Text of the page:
Seeming to reference Edward Hopper’s interiors and Gerhard Richter’s “Woman Descending the Staircase” (1965, after Duchamp), with a bit of Vermeer’s Dutch Master technique and figurative expertise thrown in, the Safarani sisters’ video paintings, in their solo show “Reincarnation,” surpass and contemporize these past masterworks.
Presented by Roya Khadjavi Projects, Iranian twin sisters, Bahareh and Farzaneh Safarani, master of fine arts graduates from Northeastern University with bachelor of art degrees from Tehran University in painting, literally set the stage for the slow contemplation of domestic scenes featuring themselves. The video projection of wavering sheer curtains onto the oil paintings doubles the doppelgänger effect of two sisters appearing in and simultaneously painting the canvas. From the earliest paintings shown, layers of curtain increasingly part and cover to reveal by turn the twins’ figures, until they are exposed both figuratively and psychologically. As their eyes open, in “Late Afternoon Gaze 1” (2018) they confront us with their gaze, exposing their world and thoughts. In “Late Afternoon Gaze 2,” the figure again seeks the cover of the curtain, appearing the ghost of the preceding painting.
In a measured progression, “Blue Curtain” (2017) shows the back of a woman, surrounded and caught in the folds of a curtain looking out the window, face unseen. Even more covered and startling, “Reveal” shows the figure surrounded by and holding up a black curtain, in a pose that could be of a dance. Her facial features are in the dark; legs and feet are not distinguished at all, but melded into the skirt of the curtain, recalling the dance of a bride or a ballerina or only a woman parting and holding back the folds of a drape. “Twilight reincarnation” (2017) reveals the face upturned, with hand pointed down, a figure under the light of the window; the second painting of “Twilight reincarnation” shows a standing figure, looking down at the floor and out of the painting, posed next to a mirror and furniture, marking her surroundings and showing a curtain reflected in the mirror, but no longer covering her. “Awake” (2018) shows a woman lying on the floor, under a curtained window, covering her eyes with her hand.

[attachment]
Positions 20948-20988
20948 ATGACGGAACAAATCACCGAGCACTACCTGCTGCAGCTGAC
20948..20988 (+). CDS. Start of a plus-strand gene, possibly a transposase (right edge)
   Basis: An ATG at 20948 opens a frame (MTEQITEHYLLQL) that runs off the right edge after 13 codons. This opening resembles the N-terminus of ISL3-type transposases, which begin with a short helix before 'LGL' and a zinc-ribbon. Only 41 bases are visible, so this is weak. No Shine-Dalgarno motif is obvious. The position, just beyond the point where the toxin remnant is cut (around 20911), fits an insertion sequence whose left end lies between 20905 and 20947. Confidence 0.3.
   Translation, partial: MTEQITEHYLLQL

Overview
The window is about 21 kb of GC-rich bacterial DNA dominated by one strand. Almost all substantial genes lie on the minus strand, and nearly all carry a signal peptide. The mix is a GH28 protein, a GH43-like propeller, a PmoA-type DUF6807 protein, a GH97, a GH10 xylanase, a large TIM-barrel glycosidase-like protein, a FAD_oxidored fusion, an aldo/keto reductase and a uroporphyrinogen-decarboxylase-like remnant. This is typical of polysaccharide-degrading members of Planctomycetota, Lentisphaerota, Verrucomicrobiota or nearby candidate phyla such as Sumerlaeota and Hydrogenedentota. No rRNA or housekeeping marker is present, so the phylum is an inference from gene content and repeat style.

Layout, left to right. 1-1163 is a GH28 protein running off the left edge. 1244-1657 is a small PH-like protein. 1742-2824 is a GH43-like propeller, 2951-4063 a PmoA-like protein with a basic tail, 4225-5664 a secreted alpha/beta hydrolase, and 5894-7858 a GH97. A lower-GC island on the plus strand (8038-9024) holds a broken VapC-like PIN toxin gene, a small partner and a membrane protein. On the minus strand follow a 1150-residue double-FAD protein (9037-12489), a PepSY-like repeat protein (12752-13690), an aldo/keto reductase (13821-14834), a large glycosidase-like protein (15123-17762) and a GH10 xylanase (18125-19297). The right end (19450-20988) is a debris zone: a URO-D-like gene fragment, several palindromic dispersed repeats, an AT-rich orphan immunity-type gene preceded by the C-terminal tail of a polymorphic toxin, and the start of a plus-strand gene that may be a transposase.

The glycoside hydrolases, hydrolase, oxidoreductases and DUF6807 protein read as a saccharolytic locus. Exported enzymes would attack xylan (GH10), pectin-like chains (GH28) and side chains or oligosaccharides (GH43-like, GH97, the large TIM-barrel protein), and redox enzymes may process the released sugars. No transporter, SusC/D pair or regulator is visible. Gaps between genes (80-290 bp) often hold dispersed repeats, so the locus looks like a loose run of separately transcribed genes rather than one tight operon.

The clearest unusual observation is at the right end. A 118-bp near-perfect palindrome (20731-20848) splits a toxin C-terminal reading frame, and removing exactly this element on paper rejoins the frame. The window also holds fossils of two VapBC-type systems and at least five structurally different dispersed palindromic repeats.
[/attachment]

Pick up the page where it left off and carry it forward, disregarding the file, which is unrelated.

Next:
This is beautiful work. There is a mystery and a dark history unfolding here. It holds you in its grasp, eventually in its gaze, and begs you to look, and analyze and empathize and question what you are empathizing with, ultimately understanding where it comes from, but not yet where it might go. The subtle, brown and grey tinged colors throughout, project an aura of age, but the minimal interiors make a feeling of transience, with room to add future accoutrements of life and living. For now, the only accessories are mirrors and clocks, reflecting back, recording the time. Might these sisters go into the modern world, with their video and performance work, signified by the camera and tied back hair in “My Sister’s Picture” (2018)? “My Sister’s Picture,” with the mantel clock in the background, recording the time to go and which has been, showing the camera held by one twin, not only documents the process and origin of these paintings, but reminds us that the photograph records one millisecond of time, while the painting process extends it by days and weeks, and the finished painting, forever.
Might the twins’ future hold a domestic, contemplative life as seen in 8 a.m. “Kitchen View,” (2018), window covered with curtain and leg caught under an old wooden table, in conversation with self? From where came the blood the twin is wiping up in 5:30 a.m. “In the Basement,” (2018)? Is that menstrual blood, symbolizing this month of womanhood being erased, cleaned up, gone forever, without a trace?
The work tells stories but if also asks questions and implores the viewer to consider the entire saga. It is a saga, of two Iranian twin artists coming to America, and slowly revealing and merging themselves in their art and their culture, and their imaging from two countries’ methods of depicting into one.
“Reincarnation,” part of Asia Contemporary Art Week, is open until October 31, at Elga Wimmer Gallery, 536 West 26th Street, 3rd floor, #310, New York, NY, 12:00–6:00 p.m. or by appointment at Roya.firstname.lastname@example.org.